Vogue editor Edward Enniful

In April this year, the fashion world changed forever, Edward Enniful became the first black man to hold the position of editor of Vogue magazine. An individual who is extremely passionate about fashion is now at the helm of the world’s best known fashion title and is striving to bring diversity to the iconic fashion magazine. Enniful is determined to show a true reflection of the beauty industry in the UK. ‘My Vogue is about being inclusive, it is about diversity, showing different women, different body shapes, different races and class.’ Beautiful mixed-race British Ghanaian model (another win for the Ghanaians) Adowa Aboah made the first cover of Enniful’s reign.

Adowa Aboah, Edward Enniful’s first Vogue cover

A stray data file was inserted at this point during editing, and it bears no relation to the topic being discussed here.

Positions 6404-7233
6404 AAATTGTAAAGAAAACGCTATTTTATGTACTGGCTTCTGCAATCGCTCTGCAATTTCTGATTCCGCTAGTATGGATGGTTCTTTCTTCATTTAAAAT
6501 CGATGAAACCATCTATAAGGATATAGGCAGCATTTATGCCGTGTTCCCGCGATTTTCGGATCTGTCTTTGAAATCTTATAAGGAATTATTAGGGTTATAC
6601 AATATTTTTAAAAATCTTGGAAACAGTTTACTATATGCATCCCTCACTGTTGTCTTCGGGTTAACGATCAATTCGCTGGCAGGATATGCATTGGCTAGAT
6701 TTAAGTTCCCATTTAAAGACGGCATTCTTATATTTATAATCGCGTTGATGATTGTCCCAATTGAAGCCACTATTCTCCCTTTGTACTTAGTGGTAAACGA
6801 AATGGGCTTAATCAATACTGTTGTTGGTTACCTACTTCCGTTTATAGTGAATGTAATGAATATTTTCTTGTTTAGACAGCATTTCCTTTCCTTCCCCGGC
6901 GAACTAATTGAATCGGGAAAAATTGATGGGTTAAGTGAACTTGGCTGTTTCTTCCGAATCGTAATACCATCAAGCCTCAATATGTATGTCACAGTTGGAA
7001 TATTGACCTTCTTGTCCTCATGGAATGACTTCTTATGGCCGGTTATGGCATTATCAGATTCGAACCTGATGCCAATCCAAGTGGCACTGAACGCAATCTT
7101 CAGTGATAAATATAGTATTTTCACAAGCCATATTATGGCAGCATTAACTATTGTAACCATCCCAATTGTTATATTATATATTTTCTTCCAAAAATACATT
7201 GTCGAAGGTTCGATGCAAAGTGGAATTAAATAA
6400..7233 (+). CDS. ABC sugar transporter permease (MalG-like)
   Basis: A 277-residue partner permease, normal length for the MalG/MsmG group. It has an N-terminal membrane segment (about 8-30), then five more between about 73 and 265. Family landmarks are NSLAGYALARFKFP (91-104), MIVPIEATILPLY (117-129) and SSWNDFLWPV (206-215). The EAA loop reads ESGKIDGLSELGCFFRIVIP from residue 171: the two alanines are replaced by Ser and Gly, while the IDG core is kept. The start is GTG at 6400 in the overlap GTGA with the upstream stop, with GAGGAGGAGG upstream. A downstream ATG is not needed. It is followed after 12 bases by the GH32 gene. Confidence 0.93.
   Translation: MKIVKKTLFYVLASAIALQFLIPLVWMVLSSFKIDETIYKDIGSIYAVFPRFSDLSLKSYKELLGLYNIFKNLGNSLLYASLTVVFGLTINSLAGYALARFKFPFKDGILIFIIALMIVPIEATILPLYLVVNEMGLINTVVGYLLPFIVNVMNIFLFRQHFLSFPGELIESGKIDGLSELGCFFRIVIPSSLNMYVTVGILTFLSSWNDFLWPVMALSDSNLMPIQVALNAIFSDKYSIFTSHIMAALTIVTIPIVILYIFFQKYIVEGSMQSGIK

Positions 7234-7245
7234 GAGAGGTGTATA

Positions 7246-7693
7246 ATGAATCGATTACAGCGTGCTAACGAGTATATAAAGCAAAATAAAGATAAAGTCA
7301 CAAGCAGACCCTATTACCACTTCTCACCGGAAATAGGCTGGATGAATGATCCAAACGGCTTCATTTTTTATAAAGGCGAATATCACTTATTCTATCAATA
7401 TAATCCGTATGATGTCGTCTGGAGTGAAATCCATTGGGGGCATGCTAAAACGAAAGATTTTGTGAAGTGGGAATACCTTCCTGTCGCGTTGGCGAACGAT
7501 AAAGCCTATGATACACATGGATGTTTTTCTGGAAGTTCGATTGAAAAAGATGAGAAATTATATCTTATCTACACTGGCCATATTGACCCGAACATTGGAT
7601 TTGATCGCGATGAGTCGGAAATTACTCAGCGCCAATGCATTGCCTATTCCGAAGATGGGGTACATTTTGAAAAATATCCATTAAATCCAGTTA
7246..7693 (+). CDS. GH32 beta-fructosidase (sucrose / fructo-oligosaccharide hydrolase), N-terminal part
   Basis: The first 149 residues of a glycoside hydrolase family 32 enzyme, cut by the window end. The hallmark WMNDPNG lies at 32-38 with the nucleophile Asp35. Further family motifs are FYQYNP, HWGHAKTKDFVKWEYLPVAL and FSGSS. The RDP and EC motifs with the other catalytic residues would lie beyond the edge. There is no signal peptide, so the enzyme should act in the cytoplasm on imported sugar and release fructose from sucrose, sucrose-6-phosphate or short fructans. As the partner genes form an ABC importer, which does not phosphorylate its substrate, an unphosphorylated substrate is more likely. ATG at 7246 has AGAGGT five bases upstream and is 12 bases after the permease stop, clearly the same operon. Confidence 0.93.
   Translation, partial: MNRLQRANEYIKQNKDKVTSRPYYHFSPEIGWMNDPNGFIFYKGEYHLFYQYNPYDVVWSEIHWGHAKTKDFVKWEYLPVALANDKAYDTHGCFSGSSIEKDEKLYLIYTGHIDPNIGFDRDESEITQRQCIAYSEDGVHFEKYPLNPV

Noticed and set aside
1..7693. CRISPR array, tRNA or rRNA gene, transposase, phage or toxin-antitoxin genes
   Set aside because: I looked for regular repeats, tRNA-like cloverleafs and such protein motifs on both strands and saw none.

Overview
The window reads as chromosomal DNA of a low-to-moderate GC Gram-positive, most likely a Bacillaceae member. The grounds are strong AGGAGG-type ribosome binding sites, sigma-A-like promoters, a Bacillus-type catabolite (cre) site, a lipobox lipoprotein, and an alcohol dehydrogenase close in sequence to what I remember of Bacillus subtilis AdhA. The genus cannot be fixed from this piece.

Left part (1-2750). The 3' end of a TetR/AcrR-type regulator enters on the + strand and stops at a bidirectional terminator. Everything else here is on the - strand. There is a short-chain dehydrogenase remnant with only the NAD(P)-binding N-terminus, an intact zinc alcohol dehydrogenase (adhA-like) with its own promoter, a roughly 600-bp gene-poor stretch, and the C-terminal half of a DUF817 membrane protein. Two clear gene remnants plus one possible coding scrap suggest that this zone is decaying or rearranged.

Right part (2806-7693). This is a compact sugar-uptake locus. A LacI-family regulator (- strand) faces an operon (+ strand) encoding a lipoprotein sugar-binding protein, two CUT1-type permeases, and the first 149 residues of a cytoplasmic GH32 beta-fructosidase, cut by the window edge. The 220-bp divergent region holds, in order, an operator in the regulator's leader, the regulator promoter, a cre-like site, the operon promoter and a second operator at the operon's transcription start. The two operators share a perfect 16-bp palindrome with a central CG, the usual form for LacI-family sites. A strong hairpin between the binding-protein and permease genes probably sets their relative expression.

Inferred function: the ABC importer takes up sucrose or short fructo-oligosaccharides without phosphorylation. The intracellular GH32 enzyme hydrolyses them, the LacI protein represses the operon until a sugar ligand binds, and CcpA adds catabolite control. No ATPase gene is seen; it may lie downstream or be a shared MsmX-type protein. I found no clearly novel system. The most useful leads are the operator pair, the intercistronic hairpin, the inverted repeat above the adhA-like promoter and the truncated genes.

As things were looking optimistic in the beauty industry, Nivea faced a rather appalling storm with a TV advert showing a Black woman applying ‘skin lightening cream’ with the title ‘visibly lightens’. A step back, especially in Africa where dark skin looks ravishing in the sun. Many individuals took to social media to show their outrage even demanding the removal of billboards. Why was this even allowed? The brand later apologised, however the damage had already been done.

The Nivea billboard advertisement

What is changing? I spoke to six different black women who discuss the challenges they have encountered regarding their skin tone when it comes to make up and their thoughts on the different standards of beauty.

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1 Comment

  1. by Nana Dokuaa on 29/12/2017  5:47 PM Reply

    Beautifully written article. I am so glad you have touched on how difficult it is for us black women in this eurocentric obsessed world. What breaks my heart is that is that even in Africa ( the motherland) , woman are going through the same struggle. Well done for addressing this issue.